Areas that require adjustment that the screed operator needs to be adept at include: flow gates, auger speed, feed control sensor, angle of attack, head of material and paver speed, and turning the screws. The most common mistake operators make is overturning the screws; just adjust the screed properly and let it run. Much of this can be handled manually, and the screed operator needs to have that skill; but, if the paver is automatic the screed operator still has to know how to run an automatic screed. Many operators switch the screed to automatic and then have little or no idea how to operate it.
But the most important factor in screed operation is controlling the head of material. Understanding how to use the tunnels, augers, and auger extensions will help control the head of mix. And working with the paver operator will enable a screed operator to establish and maintain the head of material within a +/- 1 inch tolerance, making it easier to produce a quality mat.
Other job responsibilities
Inspect the paver. This is done with the foreman and is the basis for daily and weekly equipment reports.
Communicate on the jobsite. It is essential that the screed operator communicates constantly with the paver operator. The paver operator needs to run the paver and pull the screed at an even pace to keep the head of material constant, and it’s the screed operator’s job to help the paver operator maintain a constant speed. Communication also helps assure smooth transitions by avoiding stop-and-go paving. The screed operator is one person customers or visitors will approach, so it’s important to communicate with them professionally and extend them every courtesy.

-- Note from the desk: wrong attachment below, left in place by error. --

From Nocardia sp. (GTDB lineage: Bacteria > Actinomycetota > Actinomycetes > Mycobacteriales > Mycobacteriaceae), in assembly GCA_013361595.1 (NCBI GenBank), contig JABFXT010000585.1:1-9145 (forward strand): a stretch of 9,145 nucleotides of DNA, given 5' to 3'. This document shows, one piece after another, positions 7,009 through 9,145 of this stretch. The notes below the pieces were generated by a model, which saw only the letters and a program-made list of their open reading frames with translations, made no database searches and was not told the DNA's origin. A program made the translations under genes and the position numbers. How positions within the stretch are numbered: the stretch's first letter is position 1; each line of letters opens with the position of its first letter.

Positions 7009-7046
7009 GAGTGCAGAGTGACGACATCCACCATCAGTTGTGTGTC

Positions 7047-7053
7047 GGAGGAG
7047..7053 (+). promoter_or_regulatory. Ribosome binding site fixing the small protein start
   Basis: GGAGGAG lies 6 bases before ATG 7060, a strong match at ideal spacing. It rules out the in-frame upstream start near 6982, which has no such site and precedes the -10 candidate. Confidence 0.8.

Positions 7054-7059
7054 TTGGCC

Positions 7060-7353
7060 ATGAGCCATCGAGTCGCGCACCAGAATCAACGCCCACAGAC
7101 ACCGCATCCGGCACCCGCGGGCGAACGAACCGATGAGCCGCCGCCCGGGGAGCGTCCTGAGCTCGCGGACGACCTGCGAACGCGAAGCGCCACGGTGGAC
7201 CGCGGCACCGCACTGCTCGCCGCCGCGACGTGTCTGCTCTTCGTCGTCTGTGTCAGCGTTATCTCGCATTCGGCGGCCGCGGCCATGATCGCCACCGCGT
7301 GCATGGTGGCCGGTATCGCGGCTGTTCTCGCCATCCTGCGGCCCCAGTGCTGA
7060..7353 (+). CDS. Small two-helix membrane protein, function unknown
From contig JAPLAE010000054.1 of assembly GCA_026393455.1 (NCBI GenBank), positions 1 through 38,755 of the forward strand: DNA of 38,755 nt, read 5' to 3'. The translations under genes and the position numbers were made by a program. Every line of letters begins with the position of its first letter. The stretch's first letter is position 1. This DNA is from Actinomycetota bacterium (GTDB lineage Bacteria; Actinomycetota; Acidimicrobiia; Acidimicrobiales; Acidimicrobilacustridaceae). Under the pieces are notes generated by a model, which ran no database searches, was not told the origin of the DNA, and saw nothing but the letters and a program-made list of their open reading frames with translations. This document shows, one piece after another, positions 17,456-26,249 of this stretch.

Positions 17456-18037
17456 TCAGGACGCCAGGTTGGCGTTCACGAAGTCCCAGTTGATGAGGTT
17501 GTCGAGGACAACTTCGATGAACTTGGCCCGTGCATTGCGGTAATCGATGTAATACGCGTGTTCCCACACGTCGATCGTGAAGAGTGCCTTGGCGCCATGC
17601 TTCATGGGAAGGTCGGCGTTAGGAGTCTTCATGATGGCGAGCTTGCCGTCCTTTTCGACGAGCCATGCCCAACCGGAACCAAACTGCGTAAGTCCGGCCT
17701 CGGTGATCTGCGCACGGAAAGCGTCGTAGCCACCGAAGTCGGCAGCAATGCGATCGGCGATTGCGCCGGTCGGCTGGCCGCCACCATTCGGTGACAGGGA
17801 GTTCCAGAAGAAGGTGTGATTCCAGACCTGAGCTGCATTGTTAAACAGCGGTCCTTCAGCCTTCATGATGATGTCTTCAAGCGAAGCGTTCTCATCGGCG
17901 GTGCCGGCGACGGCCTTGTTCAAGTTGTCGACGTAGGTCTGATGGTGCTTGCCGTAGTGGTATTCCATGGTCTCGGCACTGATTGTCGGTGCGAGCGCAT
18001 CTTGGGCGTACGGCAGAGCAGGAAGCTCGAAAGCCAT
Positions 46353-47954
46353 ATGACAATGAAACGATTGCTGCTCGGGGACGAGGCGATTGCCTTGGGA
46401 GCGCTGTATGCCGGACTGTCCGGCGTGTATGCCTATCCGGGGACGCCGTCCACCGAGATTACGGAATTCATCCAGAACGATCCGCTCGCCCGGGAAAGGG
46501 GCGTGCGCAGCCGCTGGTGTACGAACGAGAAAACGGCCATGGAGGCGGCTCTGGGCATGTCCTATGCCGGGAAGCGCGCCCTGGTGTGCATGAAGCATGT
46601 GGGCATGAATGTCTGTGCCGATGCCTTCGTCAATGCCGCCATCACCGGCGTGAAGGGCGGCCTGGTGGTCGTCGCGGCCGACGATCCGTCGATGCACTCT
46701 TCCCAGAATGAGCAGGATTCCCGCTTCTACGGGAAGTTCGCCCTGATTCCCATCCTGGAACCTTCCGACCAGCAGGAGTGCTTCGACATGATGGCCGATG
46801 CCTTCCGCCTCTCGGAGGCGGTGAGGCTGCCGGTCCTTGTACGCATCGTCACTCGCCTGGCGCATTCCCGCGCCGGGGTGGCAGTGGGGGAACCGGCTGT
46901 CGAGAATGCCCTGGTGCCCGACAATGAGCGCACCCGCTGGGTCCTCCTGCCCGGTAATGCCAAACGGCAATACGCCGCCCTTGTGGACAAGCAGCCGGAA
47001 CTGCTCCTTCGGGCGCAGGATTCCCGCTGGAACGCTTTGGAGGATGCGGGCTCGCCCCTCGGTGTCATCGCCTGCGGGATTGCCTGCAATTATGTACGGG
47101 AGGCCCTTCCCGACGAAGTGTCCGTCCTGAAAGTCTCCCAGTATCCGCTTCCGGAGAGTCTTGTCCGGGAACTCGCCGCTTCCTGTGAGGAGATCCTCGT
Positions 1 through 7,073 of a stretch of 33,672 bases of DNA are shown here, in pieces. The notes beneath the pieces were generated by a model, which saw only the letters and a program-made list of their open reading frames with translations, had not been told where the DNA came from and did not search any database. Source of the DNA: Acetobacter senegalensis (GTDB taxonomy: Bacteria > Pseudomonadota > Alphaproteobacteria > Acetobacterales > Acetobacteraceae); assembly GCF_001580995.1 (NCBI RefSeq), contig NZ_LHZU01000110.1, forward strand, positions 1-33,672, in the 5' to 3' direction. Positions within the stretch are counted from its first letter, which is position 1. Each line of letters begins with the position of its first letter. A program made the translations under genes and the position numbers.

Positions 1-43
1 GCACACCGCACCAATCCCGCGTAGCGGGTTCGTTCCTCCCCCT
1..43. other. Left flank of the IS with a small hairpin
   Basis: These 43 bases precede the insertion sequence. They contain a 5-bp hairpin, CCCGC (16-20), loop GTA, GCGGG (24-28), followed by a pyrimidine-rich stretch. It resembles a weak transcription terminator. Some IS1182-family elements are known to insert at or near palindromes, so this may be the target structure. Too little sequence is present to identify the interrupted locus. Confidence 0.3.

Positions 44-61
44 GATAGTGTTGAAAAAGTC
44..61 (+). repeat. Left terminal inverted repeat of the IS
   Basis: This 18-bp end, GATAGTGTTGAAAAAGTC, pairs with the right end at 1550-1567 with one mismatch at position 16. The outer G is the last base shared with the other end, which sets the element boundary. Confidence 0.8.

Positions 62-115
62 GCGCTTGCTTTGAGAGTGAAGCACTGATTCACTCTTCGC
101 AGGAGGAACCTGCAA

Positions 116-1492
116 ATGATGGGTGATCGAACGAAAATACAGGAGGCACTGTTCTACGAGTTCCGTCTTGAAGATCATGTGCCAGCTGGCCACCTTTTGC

Operate safely. As with other equipment safety is of primary importance, so the screed operator needs to make sure the safety stretch bands are in the proper locations, and before starting to pave he should make sure all shields and guards are in place and in good condition.
Assist in training. While most screed operators have no specific supervisory responsibilities, they often are being groomed for the foreman job which does have a supervisory role. So the screed operator needs to be aware of what’s going on with the crew, he should help identify potential candidates for advancement, and he can assist in on-the-job training.
Don’t forget the paperwork. At the end of the day the screed operator has paperwork responsibilities. He probably has time cards to complete, including proper coding and equipment, and he should complete a daily maintenance report. Paving contractors fail a lot in this aspect of the job because they often don’t report minor things they noticed that happened with their screed. These “minor” things often turn in to bigger problems and eventually cause paving to be shut down while the “minor” repair is handled.
Maintain a positive attitude and team spirit. I like to say “Quality is a team effort” and if that’s true the leader of the team, the “go guy,” is the person who generates that atmosphere. That’s the screed operator.
Coming in January: The paver operator.
John Ball, president of Top Quality Paving, will present paving seminars and workshops at both National Pavement Expo West, Nov. 20-22 in Las Vegas and National Pavement Expo, Feb. 18-21, 2009 in Charlotte, NC. For more information visit www.nationalpavementexpo.com. Reach John Ball at email@example.com.